A Beginner's Guide To Flying By Private Jet

The basics of flying by private jet, from shuttles to sharing, jet cards, charter and empty legs.

By Doug Gollan, June 2, 2017

The rich are getting richer. Commercial airline service is getting worse as is the airport experience. Luckily, there are more ways to fly via private aviation where you don’t have to be worth $50 or $100 million and more.


It wasn’t always this way. For a long time, the private aviation industry was only open to a very narrow section of the Super Rich, celebrities, and big company bosses. Back in the late last century, it was commercial aviation that was seeing a host of innovative entrants. Think People Express, Midwest Express, MGM Grand Air, New York Air, Air Florida, Southwest Airlines and others. Now with the domestic commercial market being strangled by a few mega carriers that control over 80% of the market, innovation is coming from the private aviation sector.


For the private aviation sector, the change was slow. In the late ‘90s, Richard Santulli with the backing of Warren Buffett and Berkshire Hathaway made fractional ownership and NetJets required jargon at upper-end country clubs and board meetings. By selling shares in planes instead of the entire plane, it meant a person worth $50 million could now afford to buy a piece in a $30 million Gulfstream 450, once only the purview of billionaires and Fortune 500 CEOs. For smaller companies and various industries, it provided a smart way to become regular users of private aviation.


In the early part of this decade, the smart money was on the concept of the air taxi which was being propelled by a new generation of smaller private jets, today referred to as VLJs, or very light jets. However, the air taxi concept never really took off. Yet, private aviation is now seeing a variety of concepts that are opening up various forms of private travel to virtually everyone.


Private Aviation Shuttles


How rich do you have to be?


JetSuiteX fares start under $100


What can I expect?


Shuttles are best described as scheduled flights that use private jet facilities, usually FBOs (private jet terminals) at the airports they serve. You will be sitting on a plane with other people you don’t know, just like a regular commercial flight. And while the seats might be a bit more comfortable than coach on a commercial flight, don’t expect a lavish experience like you’ve seen on President Donald Trump’s personal Boeing 757.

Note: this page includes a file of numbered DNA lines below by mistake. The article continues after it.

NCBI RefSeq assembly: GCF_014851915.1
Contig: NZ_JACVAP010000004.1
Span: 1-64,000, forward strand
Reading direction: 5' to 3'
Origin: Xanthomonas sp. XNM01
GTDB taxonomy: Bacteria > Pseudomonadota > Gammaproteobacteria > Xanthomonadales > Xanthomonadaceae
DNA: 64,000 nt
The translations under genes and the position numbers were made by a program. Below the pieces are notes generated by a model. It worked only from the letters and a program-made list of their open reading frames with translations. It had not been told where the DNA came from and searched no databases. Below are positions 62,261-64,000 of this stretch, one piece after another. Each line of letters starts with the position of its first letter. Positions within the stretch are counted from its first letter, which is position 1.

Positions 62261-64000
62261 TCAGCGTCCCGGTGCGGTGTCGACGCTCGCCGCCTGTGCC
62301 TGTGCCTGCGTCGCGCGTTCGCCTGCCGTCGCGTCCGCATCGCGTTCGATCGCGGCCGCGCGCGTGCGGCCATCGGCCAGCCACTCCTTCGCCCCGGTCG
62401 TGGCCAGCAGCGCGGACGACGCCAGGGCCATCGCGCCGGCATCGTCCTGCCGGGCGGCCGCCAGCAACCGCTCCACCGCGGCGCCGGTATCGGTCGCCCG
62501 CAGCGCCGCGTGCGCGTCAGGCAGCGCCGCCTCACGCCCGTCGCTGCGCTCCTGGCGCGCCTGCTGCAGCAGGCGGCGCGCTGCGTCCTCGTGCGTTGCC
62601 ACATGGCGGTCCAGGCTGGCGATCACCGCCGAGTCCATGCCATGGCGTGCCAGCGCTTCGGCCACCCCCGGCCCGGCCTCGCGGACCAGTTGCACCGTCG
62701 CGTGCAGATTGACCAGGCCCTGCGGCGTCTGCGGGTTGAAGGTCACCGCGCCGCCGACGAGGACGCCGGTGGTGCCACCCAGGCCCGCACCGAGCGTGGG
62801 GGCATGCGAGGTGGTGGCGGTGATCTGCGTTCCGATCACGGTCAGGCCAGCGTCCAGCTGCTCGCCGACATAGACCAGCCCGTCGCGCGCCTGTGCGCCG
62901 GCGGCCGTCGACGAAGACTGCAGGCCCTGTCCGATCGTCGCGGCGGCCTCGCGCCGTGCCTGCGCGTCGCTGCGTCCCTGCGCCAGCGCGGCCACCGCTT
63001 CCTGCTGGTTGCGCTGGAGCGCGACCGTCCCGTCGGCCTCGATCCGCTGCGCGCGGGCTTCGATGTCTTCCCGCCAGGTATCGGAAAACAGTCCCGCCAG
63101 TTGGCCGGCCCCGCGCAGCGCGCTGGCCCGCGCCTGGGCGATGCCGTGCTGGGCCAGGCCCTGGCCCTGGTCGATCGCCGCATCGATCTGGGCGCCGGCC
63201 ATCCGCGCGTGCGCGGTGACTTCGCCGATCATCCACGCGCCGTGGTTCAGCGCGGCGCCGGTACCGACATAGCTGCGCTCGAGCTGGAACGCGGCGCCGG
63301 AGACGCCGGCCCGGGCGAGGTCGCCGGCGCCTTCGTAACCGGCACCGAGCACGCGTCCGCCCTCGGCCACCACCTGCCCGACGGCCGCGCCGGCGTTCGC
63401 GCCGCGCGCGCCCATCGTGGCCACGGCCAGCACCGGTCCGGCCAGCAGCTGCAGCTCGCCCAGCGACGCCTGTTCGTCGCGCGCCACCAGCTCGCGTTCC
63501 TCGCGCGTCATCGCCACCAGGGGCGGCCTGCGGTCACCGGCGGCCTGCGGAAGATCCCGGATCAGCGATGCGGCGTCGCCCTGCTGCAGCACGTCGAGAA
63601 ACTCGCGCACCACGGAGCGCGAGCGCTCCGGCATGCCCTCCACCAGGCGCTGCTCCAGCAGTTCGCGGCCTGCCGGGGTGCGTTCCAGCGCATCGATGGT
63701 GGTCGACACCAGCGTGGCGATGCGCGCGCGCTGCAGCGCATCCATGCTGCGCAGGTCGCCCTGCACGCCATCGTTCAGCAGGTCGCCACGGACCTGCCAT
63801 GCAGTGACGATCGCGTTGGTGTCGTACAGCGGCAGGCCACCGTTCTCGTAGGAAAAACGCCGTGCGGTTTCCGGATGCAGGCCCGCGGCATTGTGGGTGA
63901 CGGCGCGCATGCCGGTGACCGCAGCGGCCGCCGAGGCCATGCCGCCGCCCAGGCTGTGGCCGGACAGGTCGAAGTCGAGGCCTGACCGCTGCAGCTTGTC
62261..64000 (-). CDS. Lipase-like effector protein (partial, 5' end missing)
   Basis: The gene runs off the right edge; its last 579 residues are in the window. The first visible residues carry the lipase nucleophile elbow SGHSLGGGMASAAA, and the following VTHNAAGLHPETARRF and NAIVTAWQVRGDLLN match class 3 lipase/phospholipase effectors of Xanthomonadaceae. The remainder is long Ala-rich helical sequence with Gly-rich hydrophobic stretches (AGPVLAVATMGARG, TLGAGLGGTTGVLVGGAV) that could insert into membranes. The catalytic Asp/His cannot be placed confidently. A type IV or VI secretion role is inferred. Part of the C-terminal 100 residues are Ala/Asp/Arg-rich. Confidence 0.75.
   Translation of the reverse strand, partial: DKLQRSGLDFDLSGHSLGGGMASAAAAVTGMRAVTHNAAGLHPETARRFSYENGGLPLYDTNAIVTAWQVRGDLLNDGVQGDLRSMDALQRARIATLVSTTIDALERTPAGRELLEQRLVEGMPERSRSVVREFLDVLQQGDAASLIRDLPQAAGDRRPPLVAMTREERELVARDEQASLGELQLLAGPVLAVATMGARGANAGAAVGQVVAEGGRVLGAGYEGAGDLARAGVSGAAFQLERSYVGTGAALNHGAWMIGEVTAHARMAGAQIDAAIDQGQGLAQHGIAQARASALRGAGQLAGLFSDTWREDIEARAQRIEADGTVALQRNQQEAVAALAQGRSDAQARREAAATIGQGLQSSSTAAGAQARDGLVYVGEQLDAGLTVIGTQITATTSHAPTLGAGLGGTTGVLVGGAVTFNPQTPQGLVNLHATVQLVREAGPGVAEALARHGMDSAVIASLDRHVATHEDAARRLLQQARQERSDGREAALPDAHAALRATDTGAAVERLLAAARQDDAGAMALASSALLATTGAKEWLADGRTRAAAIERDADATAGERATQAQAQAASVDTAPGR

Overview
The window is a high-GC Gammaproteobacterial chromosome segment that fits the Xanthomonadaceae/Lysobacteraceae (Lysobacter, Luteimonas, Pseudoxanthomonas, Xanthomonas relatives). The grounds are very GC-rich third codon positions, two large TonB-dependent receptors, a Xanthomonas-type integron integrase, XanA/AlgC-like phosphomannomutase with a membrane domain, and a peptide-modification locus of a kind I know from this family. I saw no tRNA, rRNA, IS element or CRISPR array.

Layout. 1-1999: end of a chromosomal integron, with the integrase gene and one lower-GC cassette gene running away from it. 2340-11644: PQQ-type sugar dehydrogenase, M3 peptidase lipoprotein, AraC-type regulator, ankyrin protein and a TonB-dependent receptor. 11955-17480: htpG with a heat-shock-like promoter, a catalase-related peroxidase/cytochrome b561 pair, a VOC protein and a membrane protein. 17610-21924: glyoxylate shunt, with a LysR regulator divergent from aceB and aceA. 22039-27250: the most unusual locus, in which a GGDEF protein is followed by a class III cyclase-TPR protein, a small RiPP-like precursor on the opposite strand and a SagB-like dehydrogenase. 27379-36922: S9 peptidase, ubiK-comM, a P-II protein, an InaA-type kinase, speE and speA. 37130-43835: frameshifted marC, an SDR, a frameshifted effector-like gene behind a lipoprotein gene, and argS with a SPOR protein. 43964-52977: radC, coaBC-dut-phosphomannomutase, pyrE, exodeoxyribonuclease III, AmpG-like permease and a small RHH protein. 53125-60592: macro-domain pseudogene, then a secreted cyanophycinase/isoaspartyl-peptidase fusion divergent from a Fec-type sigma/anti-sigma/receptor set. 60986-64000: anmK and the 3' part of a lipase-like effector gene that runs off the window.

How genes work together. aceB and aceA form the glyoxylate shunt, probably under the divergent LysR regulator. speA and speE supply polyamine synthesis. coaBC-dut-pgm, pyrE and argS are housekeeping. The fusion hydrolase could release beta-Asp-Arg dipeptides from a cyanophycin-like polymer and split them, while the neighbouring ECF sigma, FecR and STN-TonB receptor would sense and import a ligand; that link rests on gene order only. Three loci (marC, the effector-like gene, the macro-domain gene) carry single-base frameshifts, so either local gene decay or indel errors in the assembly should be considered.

Examples would be Surf Air in California and Europe and JetSuiteX in the Western U.S. both of which appeal to the business traveler with several daily flights in the markets they serve. While the former uses a membership model where you pay a monthly fee and fly as much as you want and the latter sells individual seats on each flight, you are basically buying a seat on a flight shared with other passengers. You show up 15 minutes before your flight and you have a quick exit when you get off. The main benefit is for short flights you cut out the time spent in commercial airports.


Another pioneer with the shuttle concept is JetSmarter, which uses actual private jets for its services. The JetSmarter shuttles are open to members. There are different membership tiers, with high paying members accessing shuttles for free and lower paying members having to pay surcharges for shuttles. The JetSmarter shuttles operate in the U.S., Europe, and the Middle East and include routes such as New York-London and Los Angeles-New York, however, these shuttles only operate a couple times a week.